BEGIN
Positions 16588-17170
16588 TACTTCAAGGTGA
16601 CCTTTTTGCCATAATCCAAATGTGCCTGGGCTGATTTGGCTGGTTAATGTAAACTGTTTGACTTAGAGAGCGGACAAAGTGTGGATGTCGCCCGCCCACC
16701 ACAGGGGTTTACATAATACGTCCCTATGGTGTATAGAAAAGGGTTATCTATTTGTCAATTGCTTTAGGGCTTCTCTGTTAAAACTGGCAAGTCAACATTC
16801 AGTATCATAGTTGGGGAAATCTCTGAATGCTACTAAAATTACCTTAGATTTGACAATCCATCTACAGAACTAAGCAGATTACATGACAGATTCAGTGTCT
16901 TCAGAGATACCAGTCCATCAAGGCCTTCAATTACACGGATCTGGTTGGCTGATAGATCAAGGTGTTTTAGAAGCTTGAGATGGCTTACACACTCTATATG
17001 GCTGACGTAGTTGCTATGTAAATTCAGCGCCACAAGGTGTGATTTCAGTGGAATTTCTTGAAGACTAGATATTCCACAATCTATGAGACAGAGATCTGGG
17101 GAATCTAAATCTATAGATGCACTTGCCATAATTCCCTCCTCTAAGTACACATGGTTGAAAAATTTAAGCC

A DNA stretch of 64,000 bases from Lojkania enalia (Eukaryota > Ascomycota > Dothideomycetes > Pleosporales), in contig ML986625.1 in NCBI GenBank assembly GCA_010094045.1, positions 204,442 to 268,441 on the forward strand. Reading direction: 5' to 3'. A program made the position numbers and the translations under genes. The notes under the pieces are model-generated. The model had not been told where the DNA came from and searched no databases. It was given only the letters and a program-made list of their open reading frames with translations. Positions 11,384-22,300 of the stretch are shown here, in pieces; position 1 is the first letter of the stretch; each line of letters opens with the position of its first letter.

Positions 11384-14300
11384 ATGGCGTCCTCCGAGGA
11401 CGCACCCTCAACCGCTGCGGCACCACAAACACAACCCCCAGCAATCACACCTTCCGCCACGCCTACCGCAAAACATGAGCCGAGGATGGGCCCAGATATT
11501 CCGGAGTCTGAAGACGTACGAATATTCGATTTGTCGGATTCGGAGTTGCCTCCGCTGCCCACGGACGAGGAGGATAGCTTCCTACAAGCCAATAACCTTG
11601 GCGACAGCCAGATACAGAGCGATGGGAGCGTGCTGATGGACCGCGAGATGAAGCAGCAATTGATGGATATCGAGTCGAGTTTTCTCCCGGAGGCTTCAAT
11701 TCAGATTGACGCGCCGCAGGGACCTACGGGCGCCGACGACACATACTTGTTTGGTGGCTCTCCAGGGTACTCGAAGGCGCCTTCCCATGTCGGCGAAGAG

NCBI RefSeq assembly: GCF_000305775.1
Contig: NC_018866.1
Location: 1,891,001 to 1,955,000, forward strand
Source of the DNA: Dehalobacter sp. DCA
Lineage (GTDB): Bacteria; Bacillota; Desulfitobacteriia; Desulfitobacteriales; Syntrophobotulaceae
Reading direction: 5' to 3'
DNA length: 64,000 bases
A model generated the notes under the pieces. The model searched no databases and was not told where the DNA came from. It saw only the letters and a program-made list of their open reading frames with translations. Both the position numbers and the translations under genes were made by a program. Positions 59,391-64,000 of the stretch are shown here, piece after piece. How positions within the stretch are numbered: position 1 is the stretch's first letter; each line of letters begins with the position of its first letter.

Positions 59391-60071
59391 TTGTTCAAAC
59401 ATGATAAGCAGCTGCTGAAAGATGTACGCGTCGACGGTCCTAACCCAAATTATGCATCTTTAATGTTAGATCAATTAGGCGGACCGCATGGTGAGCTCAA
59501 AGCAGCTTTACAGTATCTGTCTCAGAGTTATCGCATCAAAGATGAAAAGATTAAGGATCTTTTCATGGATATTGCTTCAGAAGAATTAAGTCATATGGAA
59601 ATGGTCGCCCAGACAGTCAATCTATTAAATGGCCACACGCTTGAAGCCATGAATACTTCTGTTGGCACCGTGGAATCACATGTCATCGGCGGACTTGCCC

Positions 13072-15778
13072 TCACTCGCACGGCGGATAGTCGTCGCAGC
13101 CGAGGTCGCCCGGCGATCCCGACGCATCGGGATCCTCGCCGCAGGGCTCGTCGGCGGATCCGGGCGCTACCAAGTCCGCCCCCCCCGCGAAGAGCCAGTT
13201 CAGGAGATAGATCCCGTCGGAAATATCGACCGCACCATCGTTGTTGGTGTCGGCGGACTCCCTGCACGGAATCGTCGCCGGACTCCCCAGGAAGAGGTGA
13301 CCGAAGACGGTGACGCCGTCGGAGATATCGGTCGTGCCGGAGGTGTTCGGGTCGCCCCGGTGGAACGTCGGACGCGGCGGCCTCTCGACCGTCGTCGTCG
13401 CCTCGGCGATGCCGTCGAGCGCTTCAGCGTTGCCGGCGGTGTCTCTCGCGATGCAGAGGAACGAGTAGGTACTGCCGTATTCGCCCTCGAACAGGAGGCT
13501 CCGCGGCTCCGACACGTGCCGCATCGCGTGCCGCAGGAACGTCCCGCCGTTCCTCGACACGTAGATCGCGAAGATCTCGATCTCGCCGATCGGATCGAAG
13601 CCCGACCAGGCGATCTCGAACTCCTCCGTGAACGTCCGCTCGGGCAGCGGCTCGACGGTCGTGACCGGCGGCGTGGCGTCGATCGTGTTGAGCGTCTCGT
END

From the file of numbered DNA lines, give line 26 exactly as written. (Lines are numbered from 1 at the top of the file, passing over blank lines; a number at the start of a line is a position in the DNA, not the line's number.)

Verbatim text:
59401 ATGATAAGCAGCTGCTGAAAGATGTACGCGTCGACGGTCCTAACCCAAATTATGCATCTTTAATGTTAGATCAATTAGGCGGACCGCATGGTGAGCTCAA